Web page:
Document:CaLiber 1974 History of the LPC: The First Two Years
|This article appeared in a 1974 issue of the California newsletter CaLiber.|
In the fall of 1971, David Nolan and the Committee to Form a Libertarian Party announced that they would serve as a nucleus for the formation of a new political party, dedicated to the principles of non-coercion and laissez-faire.
Californians were quick to respond and membership in the national L.P. grew at a steady pace between that fall and the spring of 1972. During this time, several small meetings were held throughout the state to discuss the merits of forming a new party and the potential for success.
Then, on May 20, 1972, an organizing meeting was held in Long Beach, attended by about 30 L.P. members from San Diego, Los Angeles and San Francisco. L.P. Executive committeeman John Taylor called the session, which heard a keynote address by U.S.C. Philosophy Department Head, Dr. John Hospers.
The group decided not to form a formal state organization, or elect officers, until after the National L.P. Convention in June. Instead, the California members agreed to continue small organizational meetings to build membership and encourage members to attend the national founding convention. A state convention was tentatively scheduled for late 1972.
Over a hundred national members attended the founding convention in June, 1972 at Denver. Almost a third of the delegates in attendance were from California.
The charter members adopted the L.P.'s first national platform, giving the organization a solid base for political activism.
Dr. John Hospers was nominated as the party's first Presidential candidate, and proved a credit to California L.P.ers with frequent radio, T.V. and personal appearances throughout the state, drawing a great deal of attention to the fledgling L.P.C..
William V. Susel of Los Angeles was appointed L.P.C. Chairman Pro-Tem, while also serving as Dr. Hospers' campaign manager. The intense campaign left organizational activity at a minimum, though L.P.C. membership grew to over 200 by September 1972.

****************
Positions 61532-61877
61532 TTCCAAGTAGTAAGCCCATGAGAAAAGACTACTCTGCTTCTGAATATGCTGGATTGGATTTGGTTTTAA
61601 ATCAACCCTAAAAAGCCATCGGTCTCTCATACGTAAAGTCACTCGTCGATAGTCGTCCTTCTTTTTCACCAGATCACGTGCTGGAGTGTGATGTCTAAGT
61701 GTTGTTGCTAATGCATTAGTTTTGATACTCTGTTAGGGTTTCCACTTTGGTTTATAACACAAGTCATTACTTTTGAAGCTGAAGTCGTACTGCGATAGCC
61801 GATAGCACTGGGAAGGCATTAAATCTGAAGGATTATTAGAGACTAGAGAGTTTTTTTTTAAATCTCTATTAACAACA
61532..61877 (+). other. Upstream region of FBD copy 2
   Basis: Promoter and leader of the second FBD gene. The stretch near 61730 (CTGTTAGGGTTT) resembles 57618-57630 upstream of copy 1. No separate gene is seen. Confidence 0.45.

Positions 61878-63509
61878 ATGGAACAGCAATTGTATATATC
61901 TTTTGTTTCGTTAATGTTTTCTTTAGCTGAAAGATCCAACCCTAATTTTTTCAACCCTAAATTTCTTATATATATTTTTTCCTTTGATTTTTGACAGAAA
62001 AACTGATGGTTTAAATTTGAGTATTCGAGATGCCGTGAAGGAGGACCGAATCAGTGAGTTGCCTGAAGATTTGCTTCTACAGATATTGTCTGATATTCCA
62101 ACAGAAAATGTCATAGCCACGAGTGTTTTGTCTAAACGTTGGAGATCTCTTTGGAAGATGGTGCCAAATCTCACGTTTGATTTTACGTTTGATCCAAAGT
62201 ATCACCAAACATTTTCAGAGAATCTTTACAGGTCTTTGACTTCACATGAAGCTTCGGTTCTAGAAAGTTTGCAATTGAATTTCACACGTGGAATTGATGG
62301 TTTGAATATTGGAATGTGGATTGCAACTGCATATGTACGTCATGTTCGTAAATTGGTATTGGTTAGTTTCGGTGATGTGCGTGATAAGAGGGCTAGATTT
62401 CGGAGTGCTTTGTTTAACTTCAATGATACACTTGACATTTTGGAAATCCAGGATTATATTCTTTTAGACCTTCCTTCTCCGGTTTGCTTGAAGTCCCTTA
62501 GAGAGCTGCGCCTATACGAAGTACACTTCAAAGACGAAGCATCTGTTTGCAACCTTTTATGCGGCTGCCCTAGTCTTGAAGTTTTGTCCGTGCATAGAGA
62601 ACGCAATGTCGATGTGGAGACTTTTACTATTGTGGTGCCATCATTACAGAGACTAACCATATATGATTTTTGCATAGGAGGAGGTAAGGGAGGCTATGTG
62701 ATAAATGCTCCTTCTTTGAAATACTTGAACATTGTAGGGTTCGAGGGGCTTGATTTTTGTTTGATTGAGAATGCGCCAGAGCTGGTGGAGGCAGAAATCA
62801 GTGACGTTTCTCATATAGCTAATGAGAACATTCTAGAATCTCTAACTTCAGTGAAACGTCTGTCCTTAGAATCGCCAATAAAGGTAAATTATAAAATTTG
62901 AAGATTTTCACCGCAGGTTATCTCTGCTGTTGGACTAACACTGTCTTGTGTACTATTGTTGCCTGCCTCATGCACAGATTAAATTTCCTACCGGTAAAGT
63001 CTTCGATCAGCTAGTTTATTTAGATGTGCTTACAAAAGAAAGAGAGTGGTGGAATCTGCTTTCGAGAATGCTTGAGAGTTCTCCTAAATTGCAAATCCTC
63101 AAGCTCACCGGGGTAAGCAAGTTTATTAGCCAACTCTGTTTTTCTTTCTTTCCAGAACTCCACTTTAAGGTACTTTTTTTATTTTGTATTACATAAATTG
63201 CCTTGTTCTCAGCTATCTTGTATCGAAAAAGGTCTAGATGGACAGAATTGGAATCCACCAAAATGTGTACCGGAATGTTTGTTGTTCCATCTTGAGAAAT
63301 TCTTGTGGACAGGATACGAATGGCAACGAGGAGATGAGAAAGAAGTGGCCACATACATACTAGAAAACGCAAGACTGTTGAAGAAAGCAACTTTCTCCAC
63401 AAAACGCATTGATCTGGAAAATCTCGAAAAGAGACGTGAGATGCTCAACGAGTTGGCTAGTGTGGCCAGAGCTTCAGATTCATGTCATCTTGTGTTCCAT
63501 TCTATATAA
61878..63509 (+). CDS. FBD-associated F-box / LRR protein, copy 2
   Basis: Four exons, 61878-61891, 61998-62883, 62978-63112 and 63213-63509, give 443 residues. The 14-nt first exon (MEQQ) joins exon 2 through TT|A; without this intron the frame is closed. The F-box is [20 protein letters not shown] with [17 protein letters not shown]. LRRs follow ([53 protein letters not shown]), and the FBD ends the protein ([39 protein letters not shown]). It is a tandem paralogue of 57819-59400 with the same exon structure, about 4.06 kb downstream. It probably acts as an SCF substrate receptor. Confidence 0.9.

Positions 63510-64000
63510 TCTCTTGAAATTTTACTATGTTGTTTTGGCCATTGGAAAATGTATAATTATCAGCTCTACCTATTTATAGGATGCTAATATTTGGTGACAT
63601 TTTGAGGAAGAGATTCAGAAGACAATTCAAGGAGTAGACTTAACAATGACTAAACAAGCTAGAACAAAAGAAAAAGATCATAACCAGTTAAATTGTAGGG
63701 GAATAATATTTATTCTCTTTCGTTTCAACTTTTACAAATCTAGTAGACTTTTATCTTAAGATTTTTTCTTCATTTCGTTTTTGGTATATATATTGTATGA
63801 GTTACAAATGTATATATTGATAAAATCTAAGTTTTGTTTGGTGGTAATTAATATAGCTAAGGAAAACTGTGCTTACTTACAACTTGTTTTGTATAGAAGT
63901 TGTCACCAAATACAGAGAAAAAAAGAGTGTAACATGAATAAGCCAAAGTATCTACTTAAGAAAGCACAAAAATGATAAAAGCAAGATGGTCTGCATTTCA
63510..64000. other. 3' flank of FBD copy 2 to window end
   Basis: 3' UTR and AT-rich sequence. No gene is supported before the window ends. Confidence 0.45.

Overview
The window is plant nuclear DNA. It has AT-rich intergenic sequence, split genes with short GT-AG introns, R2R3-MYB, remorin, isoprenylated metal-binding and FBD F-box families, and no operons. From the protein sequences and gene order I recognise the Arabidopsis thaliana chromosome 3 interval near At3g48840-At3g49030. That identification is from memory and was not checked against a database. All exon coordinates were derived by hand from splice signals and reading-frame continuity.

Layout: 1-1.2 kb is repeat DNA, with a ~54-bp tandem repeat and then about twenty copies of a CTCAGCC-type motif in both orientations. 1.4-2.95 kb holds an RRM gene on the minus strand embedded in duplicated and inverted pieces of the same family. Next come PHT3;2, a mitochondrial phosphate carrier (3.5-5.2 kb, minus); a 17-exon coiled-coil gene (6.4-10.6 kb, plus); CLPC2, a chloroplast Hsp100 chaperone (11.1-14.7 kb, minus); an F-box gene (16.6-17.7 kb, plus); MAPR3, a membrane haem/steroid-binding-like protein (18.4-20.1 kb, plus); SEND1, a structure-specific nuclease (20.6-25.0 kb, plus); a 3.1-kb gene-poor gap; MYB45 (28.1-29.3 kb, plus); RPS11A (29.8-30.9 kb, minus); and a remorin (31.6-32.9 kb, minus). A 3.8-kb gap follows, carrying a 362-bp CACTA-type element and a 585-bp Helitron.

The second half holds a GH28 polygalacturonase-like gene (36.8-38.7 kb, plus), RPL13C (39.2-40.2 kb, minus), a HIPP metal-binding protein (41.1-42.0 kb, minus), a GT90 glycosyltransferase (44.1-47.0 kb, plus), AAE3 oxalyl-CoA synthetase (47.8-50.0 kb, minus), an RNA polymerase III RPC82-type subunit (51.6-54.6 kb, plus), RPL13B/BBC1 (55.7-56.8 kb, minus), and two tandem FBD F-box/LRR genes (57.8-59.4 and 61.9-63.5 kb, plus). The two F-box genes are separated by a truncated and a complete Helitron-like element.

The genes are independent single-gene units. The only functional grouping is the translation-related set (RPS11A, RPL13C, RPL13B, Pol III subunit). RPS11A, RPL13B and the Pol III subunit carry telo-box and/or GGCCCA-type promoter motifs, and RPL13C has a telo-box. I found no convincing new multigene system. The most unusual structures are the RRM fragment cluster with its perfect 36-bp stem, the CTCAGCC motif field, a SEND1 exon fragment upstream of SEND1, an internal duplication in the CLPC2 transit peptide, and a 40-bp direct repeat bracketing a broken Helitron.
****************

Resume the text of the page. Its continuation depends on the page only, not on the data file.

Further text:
A Burlingame meeting in September turned over the Pro-Tem Chairmanship to Alan Coon of Foster City, who led the formation of an efficient and effective state organization during the following seven months.
On national election night 1972, over one hundred L.P.C.ers attended a celebration at the Hilton Hotel in downtown Los Angeles. Spirits were high as Dr. Hospers and the party's Vice-Presidential Candidate, Ms. Tonie Nathan, spoke to the jubilant crowd.
Telegrams of congratulations for a well-run and productive campaign were received from across the country, only to be surpassed by later word that the L.P. slate had received one electoral vote from a defecting Republican elector in Virginnia, Roger MacBride.
In March of 1973, the L.P.C. held its First State Convention at Del Webb's Hotel in Fresno. Over a hundred delegates elected Edward Clark of Los Angeles as the first L.P.C. Chairman. William C. White of Los Altos and Edward Crane III of Santa Monica were elected North and South Vice-Chairmen respectively.
During the following year, organizational activity was at its peak, with various local regions becoming organized and chartered by the State Executive.
Membership grew steadily to almost 500 with L.P.C.ers active on radio and T.V., complimented by wide distribution of libertarian literature and person-to-person contacts.
By the Second State Convention, in February, 1974 at the Claremont Hotel in Berkeley, the L.P.C. was ready to field a full slate of state-wide candidates and adopt a full state party platform.
Again, over a hundred delegates from the 20 Regions across the state attended and re-elected Edward Clark as State Chairman. Don Atkinson of Santa Cruz and William Westmiller of Lancaster were elected North and South Vice-Chairman.
A full slate of L.P.C. candidates were nominated for the first time. Dr. John Hospers became the state party's first Gubernatorial candidate and William White was nominated as the first candidate for U.S. Senate.
A platform stating the party's position on current issues was adopted within the set time limit, giving a concise statement of libertarian thinking in 15 prominent political areas.
With a strong platform, and a solid push into the political arena, delegates left Berkeley with renewed hope and enthusiasm, having come a long way in less than two years.